Very few countries in the world have their own government plane. These countries are France, Russia, Great Britain, the USA … and the Netherlands.
After 21 years of faithful service the Dutch royal family and government have said goodby to the government plane. The Fokker F70 Executive Jet, registered as the PH-KBX, was on display at the airbase Woensdrecht, The Netherlands, on Saturday 3 June 2017. About 4000 people came to see the airplane from nearby. Unfortunately you couldn’t have a look inside.
To be honest, I didn’t travel to Woensdrecht. I couldn’t get a ticket, it was quite far and I had already seen the outside once. However there was a special exhibition with photos of the interior and some souvenirs. The photo above was taken by me at Groningen Airport in April 2009 at the end of the state visit of the King and Queen of Sweden. Quite a special feeling to be standing at the airstrip while the Swedish royal couple and their entourage said goodbye to Queen Beatrix of the Netherlands and her entourage. Of course the press pack didn’t travel with them.
Does the royal family always use the government airplane? In 2014 it was decided that the King has the priority when using the plane, then the Dutch Prime Minister, the ministers, Princess Beatrix and eventually other members of the family, but only when they represent the royal house in name of the king. There are no limits in use for the royal couple. King Willem-Alexander as a pilot can even fly the plane himself. All their travels are important for the country. Princess Beatrix can only use the plane in case it is more convenient or safer.
Figures from 2015 show that 88 percent (86 percent in 2014) of the flying hours with the government plane were made by members of the cabinet and their delegations. The other 12 percent (14 percent in 2014) of the hours were used by King Willem-Alexander, Queen Máxima and Princess Beatrix. In 2015 the King and Queen used the PH-KBX for 35 percent of their flights (28 percent in 2014), for 14 percent (16 percent in 2014) they hired a plane or used one of the army. For 51 percent of their flights (56 percent in 2014) they used regular flights.
The first royal plane was bought in 1946 by Prince Bernhard from the Americans, a Douglas DC-3 Dakota, registered as PH-PBA (Prince Bernhard Alpha). It costed him 50.000 US Dollars. A very special plane, as it was used around D-Day and Operation Market Garden in World War II. You can still see it in the Aviodrome in Amsterdam. On request of Prince Bernhard himself it now has the name of his great-granddaughter Princess Amalia.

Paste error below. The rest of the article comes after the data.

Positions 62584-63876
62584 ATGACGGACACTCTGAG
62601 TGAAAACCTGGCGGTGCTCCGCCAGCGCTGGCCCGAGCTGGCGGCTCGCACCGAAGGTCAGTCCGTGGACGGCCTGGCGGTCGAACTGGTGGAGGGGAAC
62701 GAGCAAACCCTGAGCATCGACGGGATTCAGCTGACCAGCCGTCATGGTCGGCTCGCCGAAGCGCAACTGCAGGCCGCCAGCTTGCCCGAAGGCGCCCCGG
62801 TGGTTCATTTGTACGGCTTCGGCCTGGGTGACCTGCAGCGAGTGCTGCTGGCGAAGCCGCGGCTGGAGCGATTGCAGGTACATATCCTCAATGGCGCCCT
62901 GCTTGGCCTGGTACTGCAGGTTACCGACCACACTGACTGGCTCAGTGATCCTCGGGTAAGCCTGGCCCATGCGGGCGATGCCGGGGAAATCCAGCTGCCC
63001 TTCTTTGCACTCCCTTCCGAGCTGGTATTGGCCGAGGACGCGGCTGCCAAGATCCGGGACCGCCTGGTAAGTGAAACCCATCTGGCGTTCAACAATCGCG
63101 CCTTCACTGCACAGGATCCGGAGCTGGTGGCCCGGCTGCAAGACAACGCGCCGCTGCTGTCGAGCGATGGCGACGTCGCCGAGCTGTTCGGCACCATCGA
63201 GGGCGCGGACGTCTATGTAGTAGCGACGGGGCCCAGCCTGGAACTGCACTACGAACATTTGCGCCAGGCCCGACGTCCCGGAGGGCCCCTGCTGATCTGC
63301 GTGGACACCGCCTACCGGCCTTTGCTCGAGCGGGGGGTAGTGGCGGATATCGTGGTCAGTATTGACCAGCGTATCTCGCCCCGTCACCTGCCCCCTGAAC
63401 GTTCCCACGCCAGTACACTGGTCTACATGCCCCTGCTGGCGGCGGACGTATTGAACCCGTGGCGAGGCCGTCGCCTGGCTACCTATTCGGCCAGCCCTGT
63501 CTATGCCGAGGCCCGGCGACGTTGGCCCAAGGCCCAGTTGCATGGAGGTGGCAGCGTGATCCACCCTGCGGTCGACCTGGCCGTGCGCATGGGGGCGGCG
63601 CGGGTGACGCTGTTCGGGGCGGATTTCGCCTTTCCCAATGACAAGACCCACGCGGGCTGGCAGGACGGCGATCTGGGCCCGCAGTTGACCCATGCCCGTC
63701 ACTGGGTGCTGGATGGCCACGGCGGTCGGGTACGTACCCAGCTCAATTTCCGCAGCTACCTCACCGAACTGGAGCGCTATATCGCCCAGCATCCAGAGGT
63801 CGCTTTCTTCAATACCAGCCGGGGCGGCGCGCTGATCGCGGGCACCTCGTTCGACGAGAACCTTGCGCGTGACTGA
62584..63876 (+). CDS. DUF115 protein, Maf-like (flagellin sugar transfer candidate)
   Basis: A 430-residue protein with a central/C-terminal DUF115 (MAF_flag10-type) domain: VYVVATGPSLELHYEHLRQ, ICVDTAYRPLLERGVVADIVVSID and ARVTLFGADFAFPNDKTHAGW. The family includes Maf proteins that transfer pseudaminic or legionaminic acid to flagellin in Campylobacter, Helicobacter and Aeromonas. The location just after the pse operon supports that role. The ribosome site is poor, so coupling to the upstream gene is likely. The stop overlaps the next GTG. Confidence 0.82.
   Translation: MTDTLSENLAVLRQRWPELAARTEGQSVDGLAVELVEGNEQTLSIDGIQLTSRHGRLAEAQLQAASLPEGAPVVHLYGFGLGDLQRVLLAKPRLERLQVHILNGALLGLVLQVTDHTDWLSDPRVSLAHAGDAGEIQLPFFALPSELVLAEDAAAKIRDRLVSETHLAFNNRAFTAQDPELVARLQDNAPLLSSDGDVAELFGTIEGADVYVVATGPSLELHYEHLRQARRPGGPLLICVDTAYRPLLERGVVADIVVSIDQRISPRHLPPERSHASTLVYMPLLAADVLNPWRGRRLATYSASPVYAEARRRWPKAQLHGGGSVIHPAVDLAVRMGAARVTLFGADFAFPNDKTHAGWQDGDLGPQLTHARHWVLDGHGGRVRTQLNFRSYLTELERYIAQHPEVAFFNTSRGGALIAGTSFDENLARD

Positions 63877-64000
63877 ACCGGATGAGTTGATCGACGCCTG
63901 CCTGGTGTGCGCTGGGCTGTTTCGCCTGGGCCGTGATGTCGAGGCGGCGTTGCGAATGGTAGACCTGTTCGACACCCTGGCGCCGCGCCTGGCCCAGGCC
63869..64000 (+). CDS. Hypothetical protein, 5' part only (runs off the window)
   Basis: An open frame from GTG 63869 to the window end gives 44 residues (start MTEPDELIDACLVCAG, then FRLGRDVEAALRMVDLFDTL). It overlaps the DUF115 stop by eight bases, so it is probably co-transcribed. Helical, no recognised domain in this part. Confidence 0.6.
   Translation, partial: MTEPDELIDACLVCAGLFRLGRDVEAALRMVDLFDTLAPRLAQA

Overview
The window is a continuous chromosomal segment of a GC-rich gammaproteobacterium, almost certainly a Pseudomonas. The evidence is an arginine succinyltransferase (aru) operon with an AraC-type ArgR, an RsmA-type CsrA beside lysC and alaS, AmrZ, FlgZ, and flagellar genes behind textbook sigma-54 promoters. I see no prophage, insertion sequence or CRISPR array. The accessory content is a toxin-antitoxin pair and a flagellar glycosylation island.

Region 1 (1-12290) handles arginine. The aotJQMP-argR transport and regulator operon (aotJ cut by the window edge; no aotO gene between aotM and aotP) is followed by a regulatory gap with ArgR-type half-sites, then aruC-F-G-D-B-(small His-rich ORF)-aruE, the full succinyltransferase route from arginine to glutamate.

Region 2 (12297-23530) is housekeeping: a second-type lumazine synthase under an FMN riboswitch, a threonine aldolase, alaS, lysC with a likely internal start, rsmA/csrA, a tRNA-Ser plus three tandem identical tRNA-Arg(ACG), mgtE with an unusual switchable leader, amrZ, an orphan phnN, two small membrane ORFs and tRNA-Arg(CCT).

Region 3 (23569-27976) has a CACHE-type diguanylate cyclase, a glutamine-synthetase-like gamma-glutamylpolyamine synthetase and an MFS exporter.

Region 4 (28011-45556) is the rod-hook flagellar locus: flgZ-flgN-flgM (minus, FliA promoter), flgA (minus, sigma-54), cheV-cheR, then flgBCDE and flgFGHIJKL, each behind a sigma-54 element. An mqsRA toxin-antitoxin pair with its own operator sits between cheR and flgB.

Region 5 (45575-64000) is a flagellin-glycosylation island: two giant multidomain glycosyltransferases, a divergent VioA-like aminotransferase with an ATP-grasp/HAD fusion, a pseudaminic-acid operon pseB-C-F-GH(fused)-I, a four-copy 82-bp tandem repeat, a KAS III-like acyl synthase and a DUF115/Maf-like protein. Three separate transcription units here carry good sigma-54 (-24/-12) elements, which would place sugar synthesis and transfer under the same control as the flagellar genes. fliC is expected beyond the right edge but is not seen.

In 1961 it was replaced by a Fokker F-27 Friendship, registered as PH-PBF (Prince Bernhard Friendship). The costs this time were 2 million guilders. There was a cabin with space for six passengers, a lounge for eight passengers with a bar, and even a state room with four seats. At the time the wishes of Prince Bernhard, Queen Juliana and Princess Beatrix were fulfilled. The plane was sold to Indonesia and crashed in 1976 at Kalimantan. 29 of the 38 passengers died.
In 1972 a Fokker F-28 Fellowship was bought for 16,5 million guilders, registered as PH-PBX (Princess Beatrix). A renovation for 2,5 million guilders took place in 1985. In March 1996 the PH-KBX (Koningin Beatrix, Koningin=Queen) was bought for 75 million guilders. The plane has 24 seats and was modernised in 2010 for 4,3 million Euros. It also had a VIP-room, a room for staff and a service room. Since 2010 even using the internet on board became a possibility. The KLM, that maintains the present planes says goodbye to the Cityhoppers late 2017 and soon the expertise to maintain the planes, including the PH-KBX, will disappear. That was the main reason to buy a new one. Until a short while ago the plane had its home in Hangar 73 at Schiphol-Oost.
The Dutch government now has bought a Boeing 737 Business Jet, which won’t be in use until 2019. The costs were 89 million Euros. The new plane will be registered as PH-GOV (for government). An advantage is that this plane, unlike the old one, can fly all the way to for example Aruba without having to fill up. Again there are seats for 24 people.
The old airplane has been sold to the Alliance Airlines in Australia for 3,7 million Euros. For King Willem-Alexander it means that he has to take exams to be allowed to fly the new government plane also.